ABOUT THE PROJECT
With the financial support of a grant from the National Endowment for the Arts, and the enthusiastic permission of the owners and managers of the building at 201 W Broadway (including the Import Market, the Bodega Bar & Grill, and Monk's Bar), the ZACC hired four women artists to each create their own murals in the alley between the ZACC and the Bodega in downtown, Missoula. Some are complete and some are in progress, and some will be painted in the spring when the weather turns again. We are planning for an outdoor spring public opening with talks from the artists, once all the murals have been completed.
Muralists were tasked to create works on the subject of 'Feeling Welcome', and were expected to reach out to traditionally underserved communities and disenfranchised Missoula residents and include them in shaping the design.
MEET THE ARTISTS
Since receiving her Bachelor of Fine Arts in Drawing from the University of Montana in 2017, Filipino-American International Muralist April Werle has been wall hunting, ticking countries off her list from the shores of Morocco, to islands of Malaysia, the mountains of Montana, and walls in between. Werle’s bursting-of-color murals and works on panel offer short narratives inspired by her navigation through her cultural upbringing and travels to foreign places. Her reoccurring characters, recognized as hand gestures, existing and interacting within their constructed environments, represent themes of the classic coming-of-age tales, exploring who we are and how we navigate through society as we follow our own true identities.
Stella Nall is a multimedia artist and poet from Bozeman, Montana. She graduated from the University of Montana in 2020 with a BA in Psychology and a BFA in Printmaking with a minor in Art History + Criticism, for which she was elected as the Mortar Board outstanding graduate for the School of Visual and Media Arts. She is a mixed race Indigenous woman, descendant of the Crow Tribe. Her work has
been featured in Scribendi Literature and Arts Magazine and she is the 2020 recipient of the Western Regional Honors Council Award for Visual Art. Her work lives in numerous public and private collections, including The Montana Museum of Art and Culture and the Smithsonian National Museum of the American Indian.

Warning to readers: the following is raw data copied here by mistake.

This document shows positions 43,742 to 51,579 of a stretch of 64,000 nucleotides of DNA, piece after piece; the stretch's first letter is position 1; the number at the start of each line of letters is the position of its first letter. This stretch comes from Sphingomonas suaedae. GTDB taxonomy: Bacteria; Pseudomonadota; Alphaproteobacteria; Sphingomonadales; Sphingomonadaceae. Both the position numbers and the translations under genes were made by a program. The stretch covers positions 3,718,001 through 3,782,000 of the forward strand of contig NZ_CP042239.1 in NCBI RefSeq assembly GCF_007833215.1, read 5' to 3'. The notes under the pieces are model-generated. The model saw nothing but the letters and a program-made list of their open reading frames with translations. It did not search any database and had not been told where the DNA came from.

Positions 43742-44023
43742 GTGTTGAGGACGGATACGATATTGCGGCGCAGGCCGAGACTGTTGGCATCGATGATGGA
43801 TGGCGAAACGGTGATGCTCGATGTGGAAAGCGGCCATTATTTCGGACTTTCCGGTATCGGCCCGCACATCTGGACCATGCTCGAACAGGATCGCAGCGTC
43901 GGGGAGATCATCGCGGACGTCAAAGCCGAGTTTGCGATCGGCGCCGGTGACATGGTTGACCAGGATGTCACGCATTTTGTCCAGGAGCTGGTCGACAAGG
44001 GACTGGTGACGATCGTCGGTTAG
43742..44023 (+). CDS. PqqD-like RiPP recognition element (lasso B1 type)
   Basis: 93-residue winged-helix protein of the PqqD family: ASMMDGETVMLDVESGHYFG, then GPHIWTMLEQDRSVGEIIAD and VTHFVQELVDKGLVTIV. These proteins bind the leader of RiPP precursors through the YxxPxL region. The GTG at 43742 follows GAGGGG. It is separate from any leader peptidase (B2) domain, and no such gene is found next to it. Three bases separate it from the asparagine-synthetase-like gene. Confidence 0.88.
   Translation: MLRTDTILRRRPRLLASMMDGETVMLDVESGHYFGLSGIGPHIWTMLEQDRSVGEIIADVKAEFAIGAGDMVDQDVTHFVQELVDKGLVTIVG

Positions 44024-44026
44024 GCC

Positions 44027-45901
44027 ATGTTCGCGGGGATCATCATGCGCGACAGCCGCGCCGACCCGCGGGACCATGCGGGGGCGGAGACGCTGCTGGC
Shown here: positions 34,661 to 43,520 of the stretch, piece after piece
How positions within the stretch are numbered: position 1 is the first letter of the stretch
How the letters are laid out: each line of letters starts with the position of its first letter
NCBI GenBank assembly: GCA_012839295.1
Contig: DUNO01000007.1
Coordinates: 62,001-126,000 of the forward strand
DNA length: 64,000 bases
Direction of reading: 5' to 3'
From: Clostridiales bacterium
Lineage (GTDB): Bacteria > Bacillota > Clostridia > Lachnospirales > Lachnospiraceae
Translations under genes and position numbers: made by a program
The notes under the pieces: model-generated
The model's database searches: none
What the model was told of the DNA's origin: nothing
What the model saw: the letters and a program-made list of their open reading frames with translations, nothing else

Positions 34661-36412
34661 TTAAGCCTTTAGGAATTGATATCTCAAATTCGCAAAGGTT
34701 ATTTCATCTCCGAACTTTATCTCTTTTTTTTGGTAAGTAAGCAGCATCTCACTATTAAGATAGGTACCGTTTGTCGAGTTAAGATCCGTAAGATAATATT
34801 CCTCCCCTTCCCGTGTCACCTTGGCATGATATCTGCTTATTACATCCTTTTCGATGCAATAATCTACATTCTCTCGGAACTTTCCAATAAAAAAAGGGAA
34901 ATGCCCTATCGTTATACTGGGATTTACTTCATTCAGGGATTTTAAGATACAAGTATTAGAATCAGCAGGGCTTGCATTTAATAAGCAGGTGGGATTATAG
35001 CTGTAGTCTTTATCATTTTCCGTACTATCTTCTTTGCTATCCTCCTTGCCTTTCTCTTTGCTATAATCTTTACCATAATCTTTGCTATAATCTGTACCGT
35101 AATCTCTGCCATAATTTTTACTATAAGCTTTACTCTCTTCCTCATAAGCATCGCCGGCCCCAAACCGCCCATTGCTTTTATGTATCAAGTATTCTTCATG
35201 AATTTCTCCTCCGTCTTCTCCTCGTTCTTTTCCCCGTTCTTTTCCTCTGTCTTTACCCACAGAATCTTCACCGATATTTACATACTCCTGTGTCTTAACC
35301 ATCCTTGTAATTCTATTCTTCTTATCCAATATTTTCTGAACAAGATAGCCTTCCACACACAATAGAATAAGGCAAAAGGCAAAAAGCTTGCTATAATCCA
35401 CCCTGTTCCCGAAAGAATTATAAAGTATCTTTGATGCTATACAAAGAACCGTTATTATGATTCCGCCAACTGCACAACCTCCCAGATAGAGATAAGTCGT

Tribes: Shoshone-Bannock and Blackfeet Tribes (Located in Browning Montana and Fort Hall Idaho), Indigenous to the United States
I am a graduate of the University of Montana and I received my Bachelor’s degree in Native American and Environmental Studies. I am the 9th - 12 grade Arts teacher for the Heart Butte Warriors, located in Heart Butte, MT. I am also a student of the American Indian Arts Institute (IAIA) located in Santa Fe, NM. Ultimately, giving back to my communities through culture, education, and art is what I am most passionate about.
Culter is my guiding force in my identity and development as an artist. My style and creativity comes from understanding the distinct styles of my tribes and creating stories using our unique designs. I take pride in using traditional techniques and creating my own style.
Originally from Romania, Cristina Marian moved to the United States in 2013. In Bozeman, Montana, she divides her time between working in the studio, exhibiting her artwork and teaching.
Throughout her life, Marian often found herself on the edge of vulnerability, in which her feeling of belonging to one place was often replaced by the sense of living in constant movement, unpredictable spaces and states of unknown. “’Permanent Transitional Being’ is the expression that best describes my personal circumstances,” Marian says. Moving by herself at the end of 8th grade from the countryside to a city of two million in order to study art, losing her home to a fire, witnessing the violent Romanian Revolution, living between two divergent political regimes and later emigrating to the U.S., all contributed to the feeling of permanent transition. These experiences have a strong influence on her artwork.